Work, Retirement Age, and Fiscal Sustainability in an Aging World
Publish Date: July
July 23, 2012
Speakers: Christian Toft, University of Kassel, Germany, and Richard Jackson, Center for Strategic and International Studies, Washington, DC.
Discussant: Sandy Mackenzie, AARP Public Policy Institute
Speaker: Christian Toft
Upping the Retirement Age: Pension Reform and Labor Supply in the United States and the European Union, 1950-2060
Professor Toft talked about retirement-age policies in the United States and EU15 since 1950 and the impact of those policies on labor force participation at upper ages. His work provides a 60 year look at trends in pensionable age policy, at how policies have impacted labor supply and at the labor participation of older people. Prof. Toft showed a comparison table of retirement ages in several European countries and the United States, and explained that while in the U.S. the last major public pension reform was in 1983, in Europe there has been a permanent state of reform since 1980. Prof. Toft discussed recent increases in the statutory pension (or "normal" retirement) age in the United States and EU15 and how labor force behavior is changing as a result. He indicated that the trends of changes in participation rates are similar in the United States and EU15, but that they are more pronounced in Europe. Finally, Professor Toft concluded by saying that the EU15 will continue to have higher dependency ratios in the years to come.
Speaker: Richard Jackson
Pension Reform, Solvency, and Global Competitiveness
Dr. Jackson explained the CSIS Global Aging Preparedness (GAP) Index, which reviews the adequacy and sustainability of retirement savings systems in 20 key countries, and provided illustrative examples of other approaches to pension reform, solvency, and old-age income protection. The GAP index is composed of two sub indexes: the fiscal sustainability index, and the income adequacy index.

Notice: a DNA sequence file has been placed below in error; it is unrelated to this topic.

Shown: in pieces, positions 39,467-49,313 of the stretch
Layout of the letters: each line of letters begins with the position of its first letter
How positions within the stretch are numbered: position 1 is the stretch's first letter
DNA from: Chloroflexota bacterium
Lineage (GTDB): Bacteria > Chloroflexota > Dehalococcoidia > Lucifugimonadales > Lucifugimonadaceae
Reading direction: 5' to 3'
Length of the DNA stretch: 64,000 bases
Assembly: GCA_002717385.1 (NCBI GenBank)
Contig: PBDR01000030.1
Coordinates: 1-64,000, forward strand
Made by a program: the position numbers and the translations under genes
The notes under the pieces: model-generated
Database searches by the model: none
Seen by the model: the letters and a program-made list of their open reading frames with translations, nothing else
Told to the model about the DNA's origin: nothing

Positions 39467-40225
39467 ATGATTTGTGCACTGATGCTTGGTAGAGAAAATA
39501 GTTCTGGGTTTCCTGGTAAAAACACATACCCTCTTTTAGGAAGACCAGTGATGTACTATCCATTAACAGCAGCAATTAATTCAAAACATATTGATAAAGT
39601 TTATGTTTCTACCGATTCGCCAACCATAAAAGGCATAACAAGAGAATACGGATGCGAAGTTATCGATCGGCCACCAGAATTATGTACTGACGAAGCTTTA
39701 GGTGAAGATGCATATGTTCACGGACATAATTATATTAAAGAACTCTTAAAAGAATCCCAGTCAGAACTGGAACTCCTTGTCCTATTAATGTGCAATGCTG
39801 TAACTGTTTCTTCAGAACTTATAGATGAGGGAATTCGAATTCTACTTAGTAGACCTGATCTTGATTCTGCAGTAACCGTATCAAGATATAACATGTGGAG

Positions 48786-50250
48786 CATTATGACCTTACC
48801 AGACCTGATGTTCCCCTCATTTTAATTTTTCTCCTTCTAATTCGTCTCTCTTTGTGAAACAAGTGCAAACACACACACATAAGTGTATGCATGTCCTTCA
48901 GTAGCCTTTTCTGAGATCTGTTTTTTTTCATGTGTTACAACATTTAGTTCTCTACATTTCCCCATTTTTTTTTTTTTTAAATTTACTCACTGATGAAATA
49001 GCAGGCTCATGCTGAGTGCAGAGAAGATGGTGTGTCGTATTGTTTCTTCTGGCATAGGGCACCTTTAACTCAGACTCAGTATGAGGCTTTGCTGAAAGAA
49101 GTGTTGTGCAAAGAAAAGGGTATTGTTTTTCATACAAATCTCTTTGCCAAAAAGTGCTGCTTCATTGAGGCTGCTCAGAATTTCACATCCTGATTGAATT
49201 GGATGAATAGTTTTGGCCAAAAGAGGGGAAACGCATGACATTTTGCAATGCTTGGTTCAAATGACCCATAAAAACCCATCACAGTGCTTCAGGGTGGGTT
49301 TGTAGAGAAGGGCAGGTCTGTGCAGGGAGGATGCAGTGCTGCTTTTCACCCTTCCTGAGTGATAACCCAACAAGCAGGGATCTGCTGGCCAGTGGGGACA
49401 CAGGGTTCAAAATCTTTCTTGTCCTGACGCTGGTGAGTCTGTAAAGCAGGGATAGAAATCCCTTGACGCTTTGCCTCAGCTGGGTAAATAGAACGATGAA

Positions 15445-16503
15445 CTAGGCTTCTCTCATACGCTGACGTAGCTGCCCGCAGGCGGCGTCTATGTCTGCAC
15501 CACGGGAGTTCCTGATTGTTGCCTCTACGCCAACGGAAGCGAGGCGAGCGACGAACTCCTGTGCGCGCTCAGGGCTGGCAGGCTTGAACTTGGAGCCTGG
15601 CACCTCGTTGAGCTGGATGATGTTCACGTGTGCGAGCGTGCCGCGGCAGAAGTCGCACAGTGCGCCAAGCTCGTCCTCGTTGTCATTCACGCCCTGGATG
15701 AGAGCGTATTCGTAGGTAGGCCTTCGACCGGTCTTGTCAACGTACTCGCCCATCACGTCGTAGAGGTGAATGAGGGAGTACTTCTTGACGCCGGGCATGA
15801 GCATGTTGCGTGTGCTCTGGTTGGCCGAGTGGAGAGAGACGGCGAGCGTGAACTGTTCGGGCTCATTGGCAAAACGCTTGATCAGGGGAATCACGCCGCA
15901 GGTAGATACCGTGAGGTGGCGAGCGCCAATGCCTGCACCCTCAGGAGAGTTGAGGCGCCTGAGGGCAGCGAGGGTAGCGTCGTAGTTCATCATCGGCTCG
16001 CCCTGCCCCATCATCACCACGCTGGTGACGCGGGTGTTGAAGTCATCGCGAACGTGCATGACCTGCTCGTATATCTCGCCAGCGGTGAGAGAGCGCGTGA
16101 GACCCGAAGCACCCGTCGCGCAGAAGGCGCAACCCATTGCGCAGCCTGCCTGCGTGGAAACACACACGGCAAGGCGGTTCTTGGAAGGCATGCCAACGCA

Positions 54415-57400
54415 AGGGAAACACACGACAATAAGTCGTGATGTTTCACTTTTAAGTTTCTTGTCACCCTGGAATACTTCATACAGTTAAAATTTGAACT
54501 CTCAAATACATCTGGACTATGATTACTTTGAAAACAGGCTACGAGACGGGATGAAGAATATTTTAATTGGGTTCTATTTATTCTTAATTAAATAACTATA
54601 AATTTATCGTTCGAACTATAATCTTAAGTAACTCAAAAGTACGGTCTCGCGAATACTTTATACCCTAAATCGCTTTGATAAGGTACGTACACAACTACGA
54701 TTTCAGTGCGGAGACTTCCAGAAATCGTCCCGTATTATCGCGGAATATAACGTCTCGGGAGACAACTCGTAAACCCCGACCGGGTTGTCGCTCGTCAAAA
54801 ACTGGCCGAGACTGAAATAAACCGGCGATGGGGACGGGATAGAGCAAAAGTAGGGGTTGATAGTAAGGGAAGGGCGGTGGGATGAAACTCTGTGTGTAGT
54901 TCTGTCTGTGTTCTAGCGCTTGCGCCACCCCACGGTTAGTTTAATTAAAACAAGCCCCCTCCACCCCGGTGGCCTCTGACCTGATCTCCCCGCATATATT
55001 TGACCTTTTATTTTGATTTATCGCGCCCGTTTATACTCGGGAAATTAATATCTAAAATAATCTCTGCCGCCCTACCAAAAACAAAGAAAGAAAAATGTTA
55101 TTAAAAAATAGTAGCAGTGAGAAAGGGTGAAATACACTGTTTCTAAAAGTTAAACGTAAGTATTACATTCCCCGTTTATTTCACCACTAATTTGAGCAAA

Dr. Jackson discussed some of the dilemmas policymakers face in implementing reform to entrenched pension systems while providing a decent living standard for older people and not imposing a crushing financial burden on the young. Finally, Dr. Jackson indicated that the GAP index country rankings show that there appears to be a trade-off between fiscal sustainability and income adequacy across countries.
Discussant: Sandy Mackenzie
Dr. Mackenzie commented on Professor Toft’s and Dr. Jackson’s presentations. He explained that changes in pension regimes can have an effect on labor participation rates depending on their elasticity, and that the income effect should also be considered since, past a certain income level, changes in pensions might have no effect on labor participation rates. Thus, further analysis is needed to assess whether the response of people’s labor participation will change with any particular pension reform. Regarding Dr. Jackson’s presentation, Dr. Mackenzie said that the GAP index is a brilliant way to asses aging issues since it not only focuses on fiscal expenditures, but it also considers elderly income. Regarding the projections, he indicated that it seems hard to believe that increases in public expenditures will fund public pensions since it the burden of payroll taxes in many countries is already high. The answer lies in longer working lives, higher rates of private savings, and other reforms.
For more information, please contact Edward Johns, AARP Office of International Affairs, email@example.com, (202) 434-2395